Another essential instrument developed in this era was the pH meter with a glass electrode. Kenneth Goode first used a vacuum triode to measure pH in 1921, but this potentiometer was not coupled to a glass electrode until 1928, when two groups (at New York University and the University of Illinois) measured pH by using this combination. Rapid and inexpensive pH measurement was not a reality until 1934, however, when Arnold Beckman of the California Institute of Technology and corporate chemist Glen Joseph substituted a vacuum tube voltmeter for a galvanometer and assembled a sturdy measuring device with two vacuum tubes and a milliammeter. The portable pH meter was marketed in 1935 for $195. In the world of medical applications, the electrometer dosimeter was developed in the mid-1920s to assess exposure to ionizing radiation for medical treatment, radiation protection, and industrial exposure control. For clinical dosimetry and treatment planning, an ionization chamber connected to an electrometer was valued for its convenience, versatility, sensitivity, and reproducibility.

It was not simply the invention of instruments, but the way research was organized around them, that made the 1920s and 1930s so fertile for biochemistry. Weaver was involved in encouraging and funding much of this activity, whether it was Svedberg’s work on molecular evolution or Linus Pauling’s use of X-ray diffraction to measure bond lengths and bond angles, and his development of the method of electron diffraction to measure the architecture of organic compounds. Inventing and developing new instruments allowed scientists to combine physics and chemistry and advance the field of pharmaceutical science.

Another powerful technological development that was refined during the 1920s and 1930s was the use of radioactive forms of elements—radioisotopes—in research. Hungarian chemist Georg von Hevesy introduced radioisotopes into experimental use in 1913, tracing the behavior of nonradioactive forms of selected elements; he later used a radioisotope of lead to trace the movement of lead from soil into bean plants.

The radioactive tracer was an alternative to more arduous methods of measurement and study. By the late 1920s, researchers applied the tracer technique to humans by injecting dissolved radon into the bloodstream to measure the rate of blood circulation. Yet there were limits to the use of radioisotopes, owing to the fact that some important elements in living organisms do not possess naturally occurring radioisotopes.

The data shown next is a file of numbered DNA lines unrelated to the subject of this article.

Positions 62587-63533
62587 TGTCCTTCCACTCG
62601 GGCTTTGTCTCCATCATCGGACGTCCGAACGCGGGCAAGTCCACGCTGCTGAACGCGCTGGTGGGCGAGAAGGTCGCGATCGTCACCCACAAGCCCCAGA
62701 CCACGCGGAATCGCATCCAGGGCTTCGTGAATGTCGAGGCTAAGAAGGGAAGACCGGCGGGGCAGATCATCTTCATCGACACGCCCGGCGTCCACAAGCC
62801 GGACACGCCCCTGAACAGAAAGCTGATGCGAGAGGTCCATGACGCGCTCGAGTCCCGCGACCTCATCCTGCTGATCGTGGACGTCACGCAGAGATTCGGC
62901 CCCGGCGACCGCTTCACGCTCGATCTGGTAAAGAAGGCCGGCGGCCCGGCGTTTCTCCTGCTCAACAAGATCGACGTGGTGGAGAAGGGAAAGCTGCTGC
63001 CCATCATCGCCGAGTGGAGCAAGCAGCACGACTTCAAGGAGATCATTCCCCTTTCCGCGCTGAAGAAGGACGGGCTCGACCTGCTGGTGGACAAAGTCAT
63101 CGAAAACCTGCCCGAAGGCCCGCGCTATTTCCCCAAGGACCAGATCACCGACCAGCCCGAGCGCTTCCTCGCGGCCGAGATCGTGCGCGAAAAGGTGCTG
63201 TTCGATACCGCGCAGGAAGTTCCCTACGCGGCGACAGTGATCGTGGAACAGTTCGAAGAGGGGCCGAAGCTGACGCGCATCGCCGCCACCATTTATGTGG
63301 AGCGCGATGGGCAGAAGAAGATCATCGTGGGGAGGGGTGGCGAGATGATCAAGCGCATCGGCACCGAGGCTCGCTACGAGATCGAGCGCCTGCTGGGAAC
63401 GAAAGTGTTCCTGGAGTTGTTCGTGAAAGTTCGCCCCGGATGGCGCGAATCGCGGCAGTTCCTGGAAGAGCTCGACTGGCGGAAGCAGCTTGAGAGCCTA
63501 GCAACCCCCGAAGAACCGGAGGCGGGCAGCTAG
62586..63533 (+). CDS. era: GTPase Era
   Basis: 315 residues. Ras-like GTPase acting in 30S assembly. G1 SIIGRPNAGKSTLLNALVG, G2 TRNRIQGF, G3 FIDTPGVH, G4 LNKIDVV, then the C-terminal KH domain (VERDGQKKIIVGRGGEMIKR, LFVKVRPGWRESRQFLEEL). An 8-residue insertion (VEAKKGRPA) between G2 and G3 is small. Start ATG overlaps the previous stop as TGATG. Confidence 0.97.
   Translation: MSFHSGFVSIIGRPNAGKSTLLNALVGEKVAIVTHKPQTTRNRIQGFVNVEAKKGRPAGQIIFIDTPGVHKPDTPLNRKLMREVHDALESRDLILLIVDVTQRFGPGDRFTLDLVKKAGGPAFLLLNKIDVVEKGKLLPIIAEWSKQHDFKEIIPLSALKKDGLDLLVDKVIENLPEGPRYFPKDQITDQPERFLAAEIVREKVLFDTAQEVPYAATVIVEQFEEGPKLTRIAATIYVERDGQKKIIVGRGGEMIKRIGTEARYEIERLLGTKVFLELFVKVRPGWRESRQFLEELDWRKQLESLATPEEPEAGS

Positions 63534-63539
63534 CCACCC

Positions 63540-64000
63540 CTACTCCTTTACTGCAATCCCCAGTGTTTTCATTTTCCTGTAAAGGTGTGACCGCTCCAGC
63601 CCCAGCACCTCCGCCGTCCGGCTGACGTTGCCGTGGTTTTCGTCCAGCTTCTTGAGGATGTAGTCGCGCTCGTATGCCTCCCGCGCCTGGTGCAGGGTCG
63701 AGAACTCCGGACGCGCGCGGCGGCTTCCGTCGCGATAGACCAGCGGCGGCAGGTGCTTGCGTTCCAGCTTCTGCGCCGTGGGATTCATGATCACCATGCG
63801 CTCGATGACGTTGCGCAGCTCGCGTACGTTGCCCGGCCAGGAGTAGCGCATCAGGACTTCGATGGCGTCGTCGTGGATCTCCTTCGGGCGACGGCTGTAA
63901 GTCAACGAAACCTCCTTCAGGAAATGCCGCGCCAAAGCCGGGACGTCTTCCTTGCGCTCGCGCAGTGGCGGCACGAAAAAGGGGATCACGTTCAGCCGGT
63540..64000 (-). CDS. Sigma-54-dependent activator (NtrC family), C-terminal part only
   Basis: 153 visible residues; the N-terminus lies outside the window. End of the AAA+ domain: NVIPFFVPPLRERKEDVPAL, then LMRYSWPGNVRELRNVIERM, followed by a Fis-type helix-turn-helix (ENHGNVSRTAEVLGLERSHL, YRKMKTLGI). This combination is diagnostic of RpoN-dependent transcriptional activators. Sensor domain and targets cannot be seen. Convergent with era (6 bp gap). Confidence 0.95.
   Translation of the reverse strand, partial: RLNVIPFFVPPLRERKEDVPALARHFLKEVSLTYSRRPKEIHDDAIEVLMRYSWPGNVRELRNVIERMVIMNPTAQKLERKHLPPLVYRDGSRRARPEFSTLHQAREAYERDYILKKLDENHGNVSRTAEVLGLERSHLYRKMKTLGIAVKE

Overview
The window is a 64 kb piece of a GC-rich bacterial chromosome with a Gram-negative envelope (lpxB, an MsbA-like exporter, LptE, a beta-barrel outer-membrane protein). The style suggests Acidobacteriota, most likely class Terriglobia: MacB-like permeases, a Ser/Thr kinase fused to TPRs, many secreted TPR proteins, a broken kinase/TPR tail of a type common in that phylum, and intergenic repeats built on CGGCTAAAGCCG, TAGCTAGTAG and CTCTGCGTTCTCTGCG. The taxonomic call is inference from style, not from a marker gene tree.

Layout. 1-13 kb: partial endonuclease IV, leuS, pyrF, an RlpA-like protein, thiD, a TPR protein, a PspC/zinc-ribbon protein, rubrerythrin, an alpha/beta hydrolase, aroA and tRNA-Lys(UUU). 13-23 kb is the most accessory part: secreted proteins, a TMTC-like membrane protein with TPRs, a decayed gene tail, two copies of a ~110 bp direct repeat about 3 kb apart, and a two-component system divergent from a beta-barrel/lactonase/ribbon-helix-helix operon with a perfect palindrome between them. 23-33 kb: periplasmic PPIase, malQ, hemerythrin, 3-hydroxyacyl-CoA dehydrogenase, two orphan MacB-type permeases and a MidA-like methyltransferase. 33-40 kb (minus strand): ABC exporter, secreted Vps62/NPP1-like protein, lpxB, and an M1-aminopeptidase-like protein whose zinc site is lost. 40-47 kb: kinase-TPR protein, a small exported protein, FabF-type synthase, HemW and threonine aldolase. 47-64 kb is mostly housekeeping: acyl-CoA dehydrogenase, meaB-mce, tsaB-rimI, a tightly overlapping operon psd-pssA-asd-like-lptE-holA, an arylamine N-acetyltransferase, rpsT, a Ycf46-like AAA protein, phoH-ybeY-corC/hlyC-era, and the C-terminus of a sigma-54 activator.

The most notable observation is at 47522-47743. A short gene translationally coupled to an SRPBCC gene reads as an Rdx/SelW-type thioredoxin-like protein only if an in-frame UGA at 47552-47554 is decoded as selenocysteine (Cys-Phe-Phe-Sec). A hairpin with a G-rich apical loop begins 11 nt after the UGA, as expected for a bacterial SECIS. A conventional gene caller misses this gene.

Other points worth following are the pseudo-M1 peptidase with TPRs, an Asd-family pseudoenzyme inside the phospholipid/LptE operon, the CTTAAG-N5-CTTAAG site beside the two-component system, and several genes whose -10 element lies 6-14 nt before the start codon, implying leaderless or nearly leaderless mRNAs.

This difficulty was overcome in the early 1930s, when medical researchers realized that the cyclotron, or “atom smasher,” invented by physicist Ernest Lawrence, could be used to create radioisotopes for treatment and research. Radiosodium was first used in 1936 to treat several leukemia patients; the following year, Lawrence’s brother, John, used radiophosphorus to treat the same disease. A similar method was used to treat another blood disease, polycythemia vera, and soon it became a standard treatment for that malady. Joseph Hamilton and Robert Stone at the University of California, Berkeley, pioneered the use of cyclotron-produced radioisotopes for treating cancer in 1938; and one year later, Ernest Lawrence constructed an even larger atom smasher, known as the “medical cyclotron,” which would create additional radioisotopes in the hopes of treating cancer and other diseases.
Suggested reading
  • FDA History on the Web:

  • Final Report of the Advisory Committee on Human Radiation Experiments (Stock # 061-000-00-848-9) (Superintendent of Documents, U.S. Government Printing Office: Washington, DC, 1995) 
  • In Search of A Cure: A History of Pharmaceutical Discovery Weatherall, M. (Oxford University Press: New York, 1990) 
  • Partners in Science: Foundations and Natural Scientists, 1900–1945 Kohler, R. E. (University of Chicago Press: Chicago, 1991) 
  • The Greatest Benefit to Mankind: A Medical History of Humanity Porter, R. (W. W. Norton: New York, 1997) 

Thus began the age of “nuclear medicine,” in which the skills of physicists were necessary to produce materials critical to biochemical research. The new use of radioisotopes was a far cry from the quack medicines of the period that used the mystique of radioactivity to peddle radium pills and elixirs for human consumption—although in their ignorance, many legitimate doctors also did far more harm than good. The cost of producing radioisotopes was high, as cyclotrons often operated continuously at full power, requiring the attention of physicists around the clock. The human and financial resources of physics departments were strained in these early years, which made the contributions of foundations essential to the continuation of these innovative projects. Ultimately, as the century wore on, radioisotopes came into routine use, the federal government’s role increased immensely, and radioisotopes were mass-produced in the reactors of the Atomic Energy Commission. After World War II, nuclear medicine occupied a permanent place in pharmaceutical science.

By the end of the 1930s, the work of scientists such as Svedberg, Tiselius, Banting, Dubos and Domagk, along with the vision of administrators such as Weaver, set the stage for the unparalleled developments of the antibiotic era to come. In addition, World War II, already beginning in Europe, spurred a wealth of research into perfecting known technologies and developing new ones—instruments and processes that would have a profound impact on the direction that biology and pharmacology would ultimately take.

© 2000 American Chemical Society